deterioration in its quality.

Testing
4.26 There should be written procedures for testing materials and products at different stages of manufacture,
describing the methods and equipment to be used. The tests performed should be recorded.

Other
4.27 Written release and rejection procedures should be available for materials and products, and in
particular for the certification for sale of the finished product by the Qualified Person(s). All records should be
available to the Qualified Person. A system should be in place to indicate special observations and any
changes to critical data.
4.28 Records should be maintained for the distribution of each batch of a product in order to facilitate recall of
any batch, if necessary.
4.29 There should be written policies, procedures, protocols, reports and the associated records of actions
taken or conclusions reached, where appropriate, for the following examples:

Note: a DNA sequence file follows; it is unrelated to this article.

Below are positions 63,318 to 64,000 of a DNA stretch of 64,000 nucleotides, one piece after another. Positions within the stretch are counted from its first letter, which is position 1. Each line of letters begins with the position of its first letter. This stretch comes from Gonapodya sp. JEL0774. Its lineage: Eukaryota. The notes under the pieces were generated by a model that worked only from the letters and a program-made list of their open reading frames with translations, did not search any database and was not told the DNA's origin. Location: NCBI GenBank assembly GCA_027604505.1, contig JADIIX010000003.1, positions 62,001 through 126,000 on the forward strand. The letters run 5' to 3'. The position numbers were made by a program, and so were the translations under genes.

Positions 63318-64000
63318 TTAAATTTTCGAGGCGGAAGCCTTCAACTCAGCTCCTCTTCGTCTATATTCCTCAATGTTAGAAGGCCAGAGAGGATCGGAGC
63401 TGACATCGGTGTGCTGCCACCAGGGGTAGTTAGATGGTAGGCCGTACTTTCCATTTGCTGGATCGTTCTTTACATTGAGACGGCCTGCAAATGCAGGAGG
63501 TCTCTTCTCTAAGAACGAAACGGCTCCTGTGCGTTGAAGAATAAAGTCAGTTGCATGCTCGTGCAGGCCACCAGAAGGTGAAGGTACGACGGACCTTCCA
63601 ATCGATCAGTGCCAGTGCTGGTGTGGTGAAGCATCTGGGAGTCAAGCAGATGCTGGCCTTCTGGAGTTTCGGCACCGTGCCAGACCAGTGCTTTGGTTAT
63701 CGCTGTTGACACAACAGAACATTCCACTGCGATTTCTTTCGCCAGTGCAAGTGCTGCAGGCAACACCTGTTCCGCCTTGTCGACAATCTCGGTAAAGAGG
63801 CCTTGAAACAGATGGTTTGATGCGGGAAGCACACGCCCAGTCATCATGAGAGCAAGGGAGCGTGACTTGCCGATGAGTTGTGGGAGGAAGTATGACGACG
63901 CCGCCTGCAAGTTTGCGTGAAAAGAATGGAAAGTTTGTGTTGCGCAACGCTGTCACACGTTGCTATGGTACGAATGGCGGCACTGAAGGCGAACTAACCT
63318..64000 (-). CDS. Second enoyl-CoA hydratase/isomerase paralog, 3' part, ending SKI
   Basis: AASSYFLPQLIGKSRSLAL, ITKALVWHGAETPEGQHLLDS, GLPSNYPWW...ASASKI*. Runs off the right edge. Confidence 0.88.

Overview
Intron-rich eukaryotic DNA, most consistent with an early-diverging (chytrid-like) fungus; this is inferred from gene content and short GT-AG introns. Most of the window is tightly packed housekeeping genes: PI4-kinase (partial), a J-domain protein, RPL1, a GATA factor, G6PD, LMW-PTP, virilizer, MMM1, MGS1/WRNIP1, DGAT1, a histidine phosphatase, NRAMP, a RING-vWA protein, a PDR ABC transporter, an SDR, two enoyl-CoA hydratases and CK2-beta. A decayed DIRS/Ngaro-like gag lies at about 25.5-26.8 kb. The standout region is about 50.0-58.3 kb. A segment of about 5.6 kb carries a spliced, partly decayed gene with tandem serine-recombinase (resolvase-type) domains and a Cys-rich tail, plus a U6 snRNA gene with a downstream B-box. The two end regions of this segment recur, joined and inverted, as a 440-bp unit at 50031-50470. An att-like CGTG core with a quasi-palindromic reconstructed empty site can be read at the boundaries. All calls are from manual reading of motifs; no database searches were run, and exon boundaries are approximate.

Validation and qualification of processes, equipment and systems;


Equipment assembly and calibration;
Technology transfer;
Maintenance, cleaning and sanitation;
Personnel matters including signature lists, training in GMP and technical matters, clothing and
hygiene and verification of the effectiveness of training.
Environmental monitoring;
Pest control;
Complaints;
Recalls;
Returns;
Change control;
Investigations into deviations and non-conformances;
Internal quality/GMP compliance audits;
Summaries of records where appropriate (e.g. product quality review);
Supplier audits.

4.30 Clear operating procedures should be available for major items of manufacturing and test equipment.

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4.31 Logbooks should be kept for major or critical analytical testing, production equipment, and areas where
product has been processed. They should be used to record in chronological order, as appropriate, any use of
the area, equipment/method, calibrations, maintenance, cleaning or repair operations, including the dates and
identity of people who carried these operations out.
4.32 An inventory of documents within the Quality Management System should be maintained.
1

Alternatively the certification may be based, in-whole or in-part, on the assessment of realtime data
(summaries and exception reports) from batch related process analytical technology (PAT), parameters or
metrics as per the approved marketing authorisation dossier.